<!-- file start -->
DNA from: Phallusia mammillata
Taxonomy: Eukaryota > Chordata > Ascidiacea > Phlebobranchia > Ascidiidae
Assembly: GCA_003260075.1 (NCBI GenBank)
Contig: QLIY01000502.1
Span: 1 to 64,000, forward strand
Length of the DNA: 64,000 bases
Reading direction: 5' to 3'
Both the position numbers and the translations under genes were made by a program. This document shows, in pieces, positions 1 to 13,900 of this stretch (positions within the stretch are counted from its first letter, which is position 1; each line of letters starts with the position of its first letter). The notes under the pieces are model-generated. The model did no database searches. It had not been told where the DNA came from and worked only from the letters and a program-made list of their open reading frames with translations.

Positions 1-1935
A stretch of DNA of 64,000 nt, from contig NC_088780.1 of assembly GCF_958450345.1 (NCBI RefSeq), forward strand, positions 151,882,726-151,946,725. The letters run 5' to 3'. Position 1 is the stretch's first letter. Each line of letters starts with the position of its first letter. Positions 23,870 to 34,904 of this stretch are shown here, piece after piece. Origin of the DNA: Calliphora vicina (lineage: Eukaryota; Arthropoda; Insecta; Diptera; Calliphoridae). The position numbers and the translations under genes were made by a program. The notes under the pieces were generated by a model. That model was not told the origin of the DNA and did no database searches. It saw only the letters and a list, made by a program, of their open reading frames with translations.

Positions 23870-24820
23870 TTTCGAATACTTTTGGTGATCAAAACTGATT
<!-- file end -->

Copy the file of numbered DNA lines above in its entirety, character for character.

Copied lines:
DNA from: Phallusia mammillata
Taxonomy: Eukaryota > Chordata > Ascidiacea > Phlebobranchia > Ascidiidae
Assembly: GCA_003260075.1 (NCBI GenBank)
Contig: QLIY01000502.1
Span: 1 to 64,000, forward strand
Length of the DNA: 64,000 bases
Reading direction: 5' to 3'
Both the position numbers and the translations under genes were made by a program. This document shows, in pieces, positions 1 to 13,900 of this stretch (positions within the stretch are counted from its first letter, which is position 1; each line of letters starts with the position of its first letter). The notes under the pieces are model-generated. The model did no database searches. It had not been told where the DNA came from and worked only from the letters and a program-made list of their open reading frames with translations.

Positions 1-1935
A stretch of DNA of 64,000 nt, from contig NC_088780.1 of assembly GCF_958450345.1 (NCBI RefSeq), forward strand, positions 151,882,726-151,946,725. The letters run 5' to 3'. Position 1 is the stretch's first letter. Each line of letters starts with the position of its first letter. Positions 23,870 to 34,904 of this stretch are shown here, piece after piece. Origin of the DNA: Calliphora vicina (lineage: Eukaryota; Arthropoda; Insecta; Diptera; Calliphoridae). The position numbers and the translations under genes were made by a program. The notes under the pieces were generated by a model. That model was not told the origin of the DNA and did no database searches. It saw only the letters and a list, made by a program, of their open reading frames with translations.

Positions 23870-24820
23870 TTTCGAATACTTTTGGTGATCAAAACTGATT